The world is projected to reach a profound turning point this year. For the first time in history, the number of people aged 65 years and over (“older people”) will exceed the number of children under 5 years old.
The estimate for 2030 is 1 billion older people, accounting for 13 percent of the total population. The proportions of older people are typically highest in more developed countries, but their numbers are now growing faster in the less developed world. A 140-percent increase in the number of older people is projected for less developed countries between 2006 and 2030, nearly three times faster than the 51-percent increase expected in more developed countries. On a global level, the 85-and-over population was projected to increase 151 percent between 2005 and 2030, compared to a 104-percent increase for the population aged 65 and over, and a 21-percent increase for the population under age 65.
All this is happening because fertility has been declining while health and longevity are improving. More developed countries began to see declining fertility in the early 1900s, leading to current fertility levels that are below the population replacement rate of two live births per woman. Surprisingly, fertility has declined at an even faster pace in many less developed countries in the past 20 years. Projections by the United Nations have the number of people aged 60 and above growing 56 percent from 901 million in 2015 to 1.4 billion in 2030, and more than doubling to 2.1 billion by 2050. But unlike past generations of the elderly, the coming cohort of senior citizens would be the first to age with a generally higher level of health and education, owing to dramatic technological developments that have improved public health and education. In particular, public health has seen great advancements in disease prevention and control, while advances in the neurosciences and in information and communication technology have similarly enhanced the state of education. However, the oldest old have the highest population levels of disability that require long-term care because of chronic disease. As such, they consume a disproportionate amount of public resources, which can be a fiscal burden to less-endowed economies.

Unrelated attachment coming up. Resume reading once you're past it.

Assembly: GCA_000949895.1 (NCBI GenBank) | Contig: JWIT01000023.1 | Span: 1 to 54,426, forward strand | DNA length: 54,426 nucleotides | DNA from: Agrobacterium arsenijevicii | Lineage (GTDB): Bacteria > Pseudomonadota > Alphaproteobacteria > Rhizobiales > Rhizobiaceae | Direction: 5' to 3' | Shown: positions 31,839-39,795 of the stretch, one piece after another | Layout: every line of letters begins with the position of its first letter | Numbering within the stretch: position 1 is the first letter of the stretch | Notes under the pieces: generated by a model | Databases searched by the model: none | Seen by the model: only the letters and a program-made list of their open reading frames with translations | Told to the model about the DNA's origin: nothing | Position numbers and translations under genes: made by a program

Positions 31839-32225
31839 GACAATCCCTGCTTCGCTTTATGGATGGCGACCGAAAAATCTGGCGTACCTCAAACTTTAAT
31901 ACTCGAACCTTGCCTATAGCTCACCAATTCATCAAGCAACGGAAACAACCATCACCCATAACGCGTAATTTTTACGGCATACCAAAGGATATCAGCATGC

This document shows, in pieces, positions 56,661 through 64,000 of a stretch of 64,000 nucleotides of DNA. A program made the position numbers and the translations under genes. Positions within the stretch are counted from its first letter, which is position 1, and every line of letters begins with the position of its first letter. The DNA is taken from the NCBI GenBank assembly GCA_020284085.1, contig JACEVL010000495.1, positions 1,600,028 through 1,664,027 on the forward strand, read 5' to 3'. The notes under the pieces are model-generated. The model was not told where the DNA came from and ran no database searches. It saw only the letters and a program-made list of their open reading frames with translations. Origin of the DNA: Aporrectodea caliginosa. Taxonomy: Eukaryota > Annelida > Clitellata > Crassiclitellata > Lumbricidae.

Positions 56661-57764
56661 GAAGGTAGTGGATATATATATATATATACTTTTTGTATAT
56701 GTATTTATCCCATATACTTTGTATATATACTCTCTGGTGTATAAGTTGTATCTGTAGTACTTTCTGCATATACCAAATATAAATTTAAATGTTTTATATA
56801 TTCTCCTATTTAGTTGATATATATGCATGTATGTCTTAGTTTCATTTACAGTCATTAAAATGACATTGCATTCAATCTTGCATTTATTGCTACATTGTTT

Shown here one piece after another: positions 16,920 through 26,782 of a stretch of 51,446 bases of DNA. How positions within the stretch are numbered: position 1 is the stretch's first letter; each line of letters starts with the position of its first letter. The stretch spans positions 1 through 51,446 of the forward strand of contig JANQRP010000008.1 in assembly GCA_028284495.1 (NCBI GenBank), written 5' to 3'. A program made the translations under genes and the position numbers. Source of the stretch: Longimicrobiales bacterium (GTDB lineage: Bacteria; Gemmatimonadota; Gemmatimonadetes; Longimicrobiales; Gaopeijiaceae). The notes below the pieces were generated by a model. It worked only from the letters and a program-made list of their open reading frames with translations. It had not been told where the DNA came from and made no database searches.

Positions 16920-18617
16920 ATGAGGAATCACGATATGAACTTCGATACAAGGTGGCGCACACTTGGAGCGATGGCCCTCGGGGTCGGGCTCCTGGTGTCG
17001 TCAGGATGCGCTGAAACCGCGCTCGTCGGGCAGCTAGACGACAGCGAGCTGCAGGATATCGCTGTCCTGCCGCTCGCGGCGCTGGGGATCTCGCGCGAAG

It took France more than a century for its population aged 65 and above to increase from 7 to 14 percent of total population; Brazil will take only two decades to see the same demographic aging process transpire. Institutions need to adapt quickly to the changing age structure. Some less-developed nations are forced to confront issues such as social support and allocation of resources across generations, but without the accompanying economic growth that characterized the experience of aging societies in the West.